In terms of fanservice, few companies do it better than SNK Playmore and Capcom. The ongoing series of SNK vs. Capcom fighting games cram as many characters as possible into an arena and let the zany matchups take center stage. Back when the Neo Geo Pocket Color was still around, there was a card battling spin-off series called SNK vs. Capcom Card Fighters Clash. Unfortunately, the series faded into obscurity after only two releases. Now SNK Playmore has updated Card Fighters Clash and brought it to the Nintendo DS in the form of SNK vs. Capcom Card Fighters DS. This is both a blessing and a curse because while it's a fun card battling game that makes great use of the large body of Capcom and SNK source material, it doesn't handle the transition to the DS well at all. With prominent rough edges and absolutely terrible translation, Card Fighters DS is a sloppy, unfinished game.
In SNK vs. Capcom Card Fighters DS, you play as a young card fighter who has to work his way through 21 levels of a tower full of brainwashed card fighters. These card fighters are being controlled by a sinister computer named Max. By defeating the card fighters in a card battle, you can return them to normal. So you go to one floor, fight four or five card battles, then move on to the next floor and typically fight the same people all over again. The tower is split into two halves, the SNK side and the Capcom side. Depending on which side you're on, you'll have access to different cards at the various card shops in the game. Some tower levels have special themes, such as a Las Vegas level where you have to wager cards or points on each battle.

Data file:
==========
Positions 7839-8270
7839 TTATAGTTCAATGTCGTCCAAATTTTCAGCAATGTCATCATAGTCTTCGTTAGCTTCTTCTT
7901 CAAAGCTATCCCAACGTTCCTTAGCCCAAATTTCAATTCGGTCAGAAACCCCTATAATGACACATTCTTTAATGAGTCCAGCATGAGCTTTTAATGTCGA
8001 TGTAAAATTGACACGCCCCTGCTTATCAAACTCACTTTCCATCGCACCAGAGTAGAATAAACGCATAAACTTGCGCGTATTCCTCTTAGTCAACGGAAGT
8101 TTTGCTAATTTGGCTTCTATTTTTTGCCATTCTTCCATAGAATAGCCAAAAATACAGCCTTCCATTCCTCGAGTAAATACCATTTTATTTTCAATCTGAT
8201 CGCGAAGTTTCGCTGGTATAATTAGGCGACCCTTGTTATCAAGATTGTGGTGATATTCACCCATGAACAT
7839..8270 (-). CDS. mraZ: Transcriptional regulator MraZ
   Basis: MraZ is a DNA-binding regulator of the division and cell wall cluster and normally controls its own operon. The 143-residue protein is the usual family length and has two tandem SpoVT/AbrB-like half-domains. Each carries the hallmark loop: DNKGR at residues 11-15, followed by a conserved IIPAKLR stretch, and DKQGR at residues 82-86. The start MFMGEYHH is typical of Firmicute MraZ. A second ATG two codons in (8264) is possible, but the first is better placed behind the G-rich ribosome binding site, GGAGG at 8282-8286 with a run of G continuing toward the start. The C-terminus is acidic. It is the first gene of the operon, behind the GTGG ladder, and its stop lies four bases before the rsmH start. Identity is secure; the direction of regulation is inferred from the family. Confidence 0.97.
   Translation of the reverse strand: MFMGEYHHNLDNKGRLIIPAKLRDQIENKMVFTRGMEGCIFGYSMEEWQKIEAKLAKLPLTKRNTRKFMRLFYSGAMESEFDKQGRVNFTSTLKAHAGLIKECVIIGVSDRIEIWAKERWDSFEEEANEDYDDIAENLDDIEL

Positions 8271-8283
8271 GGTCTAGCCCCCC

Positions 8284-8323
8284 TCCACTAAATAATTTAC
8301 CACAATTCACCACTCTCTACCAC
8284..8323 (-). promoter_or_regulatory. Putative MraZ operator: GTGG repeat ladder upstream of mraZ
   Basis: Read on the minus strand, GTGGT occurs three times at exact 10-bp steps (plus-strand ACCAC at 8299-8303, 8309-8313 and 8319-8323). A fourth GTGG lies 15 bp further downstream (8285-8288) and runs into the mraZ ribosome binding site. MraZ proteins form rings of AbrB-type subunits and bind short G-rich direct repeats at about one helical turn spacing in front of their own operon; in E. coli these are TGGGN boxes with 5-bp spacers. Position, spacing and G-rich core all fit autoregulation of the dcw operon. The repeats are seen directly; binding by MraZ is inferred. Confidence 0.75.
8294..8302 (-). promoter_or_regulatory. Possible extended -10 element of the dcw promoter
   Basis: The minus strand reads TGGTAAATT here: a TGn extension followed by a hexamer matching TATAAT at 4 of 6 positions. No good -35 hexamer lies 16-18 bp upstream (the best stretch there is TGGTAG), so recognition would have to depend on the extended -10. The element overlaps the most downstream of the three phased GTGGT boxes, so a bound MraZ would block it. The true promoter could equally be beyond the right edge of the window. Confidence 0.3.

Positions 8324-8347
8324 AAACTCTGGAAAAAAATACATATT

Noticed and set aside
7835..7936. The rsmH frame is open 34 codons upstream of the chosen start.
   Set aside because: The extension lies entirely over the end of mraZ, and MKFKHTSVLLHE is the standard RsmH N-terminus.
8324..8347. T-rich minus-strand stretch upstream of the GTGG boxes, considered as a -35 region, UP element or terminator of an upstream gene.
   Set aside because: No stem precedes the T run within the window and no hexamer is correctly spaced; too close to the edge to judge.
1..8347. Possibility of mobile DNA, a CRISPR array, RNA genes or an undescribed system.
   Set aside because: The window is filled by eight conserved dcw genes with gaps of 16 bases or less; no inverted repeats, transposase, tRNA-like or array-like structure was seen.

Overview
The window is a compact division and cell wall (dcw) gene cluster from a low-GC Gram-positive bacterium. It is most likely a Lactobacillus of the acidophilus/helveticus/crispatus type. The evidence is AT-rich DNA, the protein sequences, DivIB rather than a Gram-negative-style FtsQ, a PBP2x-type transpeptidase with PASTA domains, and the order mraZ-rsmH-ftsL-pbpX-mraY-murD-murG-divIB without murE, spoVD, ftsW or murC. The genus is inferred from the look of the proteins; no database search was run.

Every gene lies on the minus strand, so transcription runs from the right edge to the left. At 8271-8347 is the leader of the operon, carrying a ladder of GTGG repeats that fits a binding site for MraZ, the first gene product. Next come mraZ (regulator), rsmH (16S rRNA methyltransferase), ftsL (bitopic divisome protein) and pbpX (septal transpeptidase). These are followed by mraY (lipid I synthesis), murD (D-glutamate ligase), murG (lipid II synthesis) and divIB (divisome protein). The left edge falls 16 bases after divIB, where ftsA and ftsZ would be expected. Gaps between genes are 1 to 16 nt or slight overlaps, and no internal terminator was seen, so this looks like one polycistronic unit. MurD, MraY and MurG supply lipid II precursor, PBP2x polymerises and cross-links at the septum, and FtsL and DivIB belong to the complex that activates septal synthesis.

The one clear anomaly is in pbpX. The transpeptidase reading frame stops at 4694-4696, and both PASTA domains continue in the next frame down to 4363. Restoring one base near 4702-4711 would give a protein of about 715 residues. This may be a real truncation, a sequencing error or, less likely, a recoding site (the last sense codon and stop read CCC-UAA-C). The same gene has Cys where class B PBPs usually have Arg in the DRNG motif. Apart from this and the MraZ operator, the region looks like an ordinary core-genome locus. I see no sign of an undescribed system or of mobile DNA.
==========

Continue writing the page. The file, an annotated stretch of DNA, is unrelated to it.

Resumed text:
The battle system in Card Fighters DS is extremely simple, and even if you don't have any previous experience with card games, you'll be able to pick this one up quickly. Each player has a deck of 50 cards. There are three types of cards in the game: character cards, action cards, and counter cards. You can put character cards into play by spending colored force icons, which you generate at each turn depending on how many characters you have in play. Each character card has battle points and hit points, which correspond with strength and health, respectively. During your turn, you can choose to attack with your characters, and if your opponent doesn't defend against your attack, you'll damage him or her directly. The battle is over when one of the card fighters runs out of either hit points or cards.
The character cards are divided into SNK cards and Capcom cards. You'll see hundreds of different characters in the game, from such familiar faces as Akuma, Iori, and Ryu, as well as unexpected appearances from non-fighting game characters, such as Phoenix Wright and Dante. In addition to the basic stats and illustrations, each card also comes with a few sentences of flavor text explaining the background of the character. Most character cards also have special abilities that can be activated by spending force icons. Unfortunately, all that ancillary information is so poorly translated that much of it makes no sense at all. Often when you get a new card, you won't know what it actually does until you use it because the text is either unintelligible or flat-out incorrect.